18 again!

It happened again. Not twice on the same day like last Saturday, as I wrote about very soon afterward, but once is notable enough. A baseball game went 18 innings Thursday, this time in Oakland as the A’s staggered past the Yankees, 3-2.

My theory is that the rash of no-hitters over the last few years became passe. The baseball gods needed something fresh to keep themselves amused. That’s why the no-no spigot has been turned off—had you noticed the absence yet?—and the marathon game floodgates have opened. As analytical theories go, its saving grace is that it makes as much sense as anything else at this point.

For those keeping score at home, that is four 18-plus inning baseball games this season, and three in the span of six days. Four marathons in a year isn’t that uncommon, and I’ll go over the instances in a bit. As for three such games in less than a week, it’s hard to say when that’s last happened, since comprehensive records go back only to 1916. (Unless Baseball-Reference has updated while I’ve been typing this sentence. Lemme check. Nope.) The best guess is, “never.” The closest on record is a stretch from Aug. 1 to 10, 1972*.

* One of the games, White Sox vs. A’s, was suspended after 17 innings and completed the next day, Aug. 11. Close enough. Oh, and the Phillies-Mets game was the opener of a double-header. The starters for the nightcap both went the distance—like it or not!

This season is currently tied for the fourth most marathon games (that’s my term for 18-plus inning affairs, and I’m sticking with it) ever. Six other seasons are recorded as having had four: 1969, 1971, 1973, 1984, 1985 and 2006. (Note that those are all well into the expansion era.) Two seasons are tied for second at six games apiece, 1918 and 1972, the former being more impressive for having just 16 teams available churn out all those double-your-pleasure contests.

The big year, though, is 1967. An amazing nine games went 18 innings or longer that year. The New York Yankees and Washington Senators each had to play three, though the wrung-out Yanks had the pleasure of beating the arch-rival Red Sox in two of them. New York’s third was a loss to the Twins. If the last days of that storied pennant race had turned out differently, we might still be speaking today of how New York’s performance in marathon games turned the whole season and handed Minnesota the flag.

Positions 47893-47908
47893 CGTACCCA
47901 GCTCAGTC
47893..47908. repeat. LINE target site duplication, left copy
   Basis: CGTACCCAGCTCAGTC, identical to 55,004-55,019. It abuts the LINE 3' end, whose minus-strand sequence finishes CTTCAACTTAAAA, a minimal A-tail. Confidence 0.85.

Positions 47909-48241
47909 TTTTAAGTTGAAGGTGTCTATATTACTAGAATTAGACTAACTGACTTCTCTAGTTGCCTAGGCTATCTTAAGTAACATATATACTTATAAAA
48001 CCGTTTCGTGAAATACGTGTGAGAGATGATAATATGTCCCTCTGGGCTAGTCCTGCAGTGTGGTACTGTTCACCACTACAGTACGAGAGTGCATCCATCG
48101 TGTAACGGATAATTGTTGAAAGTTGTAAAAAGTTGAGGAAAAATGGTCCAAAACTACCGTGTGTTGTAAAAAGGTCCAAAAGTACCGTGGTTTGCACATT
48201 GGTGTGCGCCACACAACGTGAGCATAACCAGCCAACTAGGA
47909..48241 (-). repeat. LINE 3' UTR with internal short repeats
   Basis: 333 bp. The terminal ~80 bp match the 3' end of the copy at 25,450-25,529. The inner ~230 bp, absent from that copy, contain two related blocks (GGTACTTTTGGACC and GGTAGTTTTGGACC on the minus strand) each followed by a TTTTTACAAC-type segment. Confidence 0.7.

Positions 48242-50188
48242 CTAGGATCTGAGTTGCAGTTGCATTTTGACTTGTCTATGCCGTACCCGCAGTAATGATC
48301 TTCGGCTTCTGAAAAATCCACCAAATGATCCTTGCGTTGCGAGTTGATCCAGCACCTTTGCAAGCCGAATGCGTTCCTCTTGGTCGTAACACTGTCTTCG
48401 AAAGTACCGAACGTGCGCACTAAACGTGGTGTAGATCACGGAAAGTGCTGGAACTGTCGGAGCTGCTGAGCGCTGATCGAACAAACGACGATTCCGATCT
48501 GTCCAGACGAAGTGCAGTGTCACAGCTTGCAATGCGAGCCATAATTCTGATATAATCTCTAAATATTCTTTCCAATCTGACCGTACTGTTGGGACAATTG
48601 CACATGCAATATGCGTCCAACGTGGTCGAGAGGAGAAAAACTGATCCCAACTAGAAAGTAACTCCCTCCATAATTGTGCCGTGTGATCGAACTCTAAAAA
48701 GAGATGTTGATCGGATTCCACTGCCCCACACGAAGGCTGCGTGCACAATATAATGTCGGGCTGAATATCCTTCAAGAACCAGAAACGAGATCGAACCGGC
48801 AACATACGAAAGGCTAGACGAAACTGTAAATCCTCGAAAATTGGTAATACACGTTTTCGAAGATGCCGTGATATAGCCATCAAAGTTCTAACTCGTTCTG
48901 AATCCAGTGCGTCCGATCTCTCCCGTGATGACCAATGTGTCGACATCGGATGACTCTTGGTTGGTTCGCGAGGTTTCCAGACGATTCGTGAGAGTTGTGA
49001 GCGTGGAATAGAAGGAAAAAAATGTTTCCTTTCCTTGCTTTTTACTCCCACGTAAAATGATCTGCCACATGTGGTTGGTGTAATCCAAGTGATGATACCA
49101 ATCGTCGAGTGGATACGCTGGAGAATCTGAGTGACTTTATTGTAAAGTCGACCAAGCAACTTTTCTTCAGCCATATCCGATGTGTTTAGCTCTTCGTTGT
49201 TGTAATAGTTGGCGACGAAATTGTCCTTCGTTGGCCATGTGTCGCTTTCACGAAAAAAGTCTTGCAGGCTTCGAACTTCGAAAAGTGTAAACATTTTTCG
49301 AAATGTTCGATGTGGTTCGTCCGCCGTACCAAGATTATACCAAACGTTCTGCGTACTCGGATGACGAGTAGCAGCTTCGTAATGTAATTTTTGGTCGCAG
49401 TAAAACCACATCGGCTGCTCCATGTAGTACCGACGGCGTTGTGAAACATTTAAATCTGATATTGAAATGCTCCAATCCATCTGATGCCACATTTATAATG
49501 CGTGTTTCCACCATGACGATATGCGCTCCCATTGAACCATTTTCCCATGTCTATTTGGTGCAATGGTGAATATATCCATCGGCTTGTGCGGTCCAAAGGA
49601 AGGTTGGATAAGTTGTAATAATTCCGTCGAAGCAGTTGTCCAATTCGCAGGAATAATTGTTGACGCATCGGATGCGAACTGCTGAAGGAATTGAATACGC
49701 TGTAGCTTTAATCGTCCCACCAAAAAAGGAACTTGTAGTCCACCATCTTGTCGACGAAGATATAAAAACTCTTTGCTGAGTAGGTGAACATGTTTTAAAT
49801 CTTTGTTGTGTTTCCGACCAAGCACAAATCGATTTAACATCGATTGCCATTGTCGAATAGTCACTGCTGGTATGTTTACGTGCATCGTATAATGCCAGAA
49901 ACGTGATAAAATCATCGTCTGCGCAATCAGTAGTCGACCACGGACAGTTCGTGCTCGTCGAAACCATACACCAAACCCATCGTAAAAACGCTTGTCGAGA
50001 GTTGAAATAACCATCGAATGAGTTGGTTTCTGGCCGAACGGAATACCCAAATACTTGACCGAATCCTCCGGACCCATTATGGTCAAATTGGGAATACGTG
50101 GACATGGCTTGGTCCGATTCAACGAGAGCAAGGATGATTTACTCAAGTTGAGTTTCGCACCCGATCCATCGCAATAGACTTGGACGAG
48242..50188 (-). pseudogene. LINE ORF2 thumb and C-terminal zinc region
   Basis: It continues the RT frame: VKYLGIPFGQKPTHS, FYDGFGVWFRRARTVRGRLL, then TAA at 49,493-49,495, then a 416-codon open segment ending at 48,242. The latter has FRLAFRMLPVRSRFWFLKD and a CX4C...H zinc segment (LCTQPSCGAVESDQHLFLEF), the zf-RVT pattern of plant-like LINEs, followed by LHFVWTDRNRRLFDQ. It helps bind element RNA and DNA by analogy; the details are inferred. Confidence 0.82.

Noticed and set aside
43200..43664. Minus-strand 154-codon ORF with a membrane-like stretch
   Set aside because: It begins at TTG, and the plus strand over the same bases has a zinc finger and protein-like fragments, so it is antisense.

The benchmark set in 1967 is within reach this season. Only around two-fifths of the games have been played so far. If this pace is maintained—all regression warnings do apply here—we’d end up with a total of 10 marathons. It’s worth noting, however, that the record was set with 20 teams in the majors rather than 30, thus only two-thirds as many games available to play. If we want to beat the marathon-per-game pace of ’67, we’d need to see 14 before the final out of the year.

I’m not sure about you, but I don’t think I could stand the strain.

Two notes before closing. First, the visiting Yankees once again did in this situation what visiting teams always seem to do in extra-inning affairs. They held out their closer, inning after inning, waiting for his save opportunity. Thus, we were treated to the spectacle of Adam Warren pitching six innings deep into extras for the Yankees before Mariano Rivera even got a sniff of the mound.

The irony here is that the Yankees would lose the game with Mariano on the mound. Not that he technically lost it: the winning run was already on base when Joe Girardi finally let him go out to play. Someone should have checked his freshness dating: “Best if used before 16th inning.”

Second, this spate of marathon games really should get our readers to go back and look over my article last year analyzing the effect that such games have on the teams that play them, win or lose. With all the added material I’m getting this season, I may be revisiting the subject before very long.

Of course, we may all be revisiting the subject before long, if those bothersome baseball gods have anything to say about it. Perfect games are out; 18-inning games are in!

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Comments

  1. Paul G. said...

    This probably falls in small sample size territory, but it would be interesting to see the real life success rate for visiting team closer usage in extra inning games, and for that matter games tied in the ninth.  In theory we know that it makes more sense to use the relief ace earlier than wait for his save situation, especially if it involves warming him up over and over again, but do teams that bring the closer in earlier actually do better?  Is there anything to the idea that using the closer outside of his “comfort zone” produces sub-optimal results?

  2. Tom Dockery said...

    One of those 1967 Yankee games was in the second game of a doubleheader on Aug.29.I watched only the last 8 innings of that 20 inning affair after having watched the last episode of the Fugitive.

  3. Shane Tourtellotte said...

    Great anecdote, Tom.  I wonder how many Red Sox and Yankees players were fans of the show, hoping to finish up their game in time to catch the finale.  Given that their evenings were often taken up with doing their jobs, probably not as many as one might think.

    Also, what a different time, when a highly successful network TV series could air its eagerly anticipated final episode in late August.  May sweeps weren’t quite then what they are today.

    There is one more pertinent question your anecdote raises … but I think I will save that one.  It may provide a little something extra for the pot in my next article.

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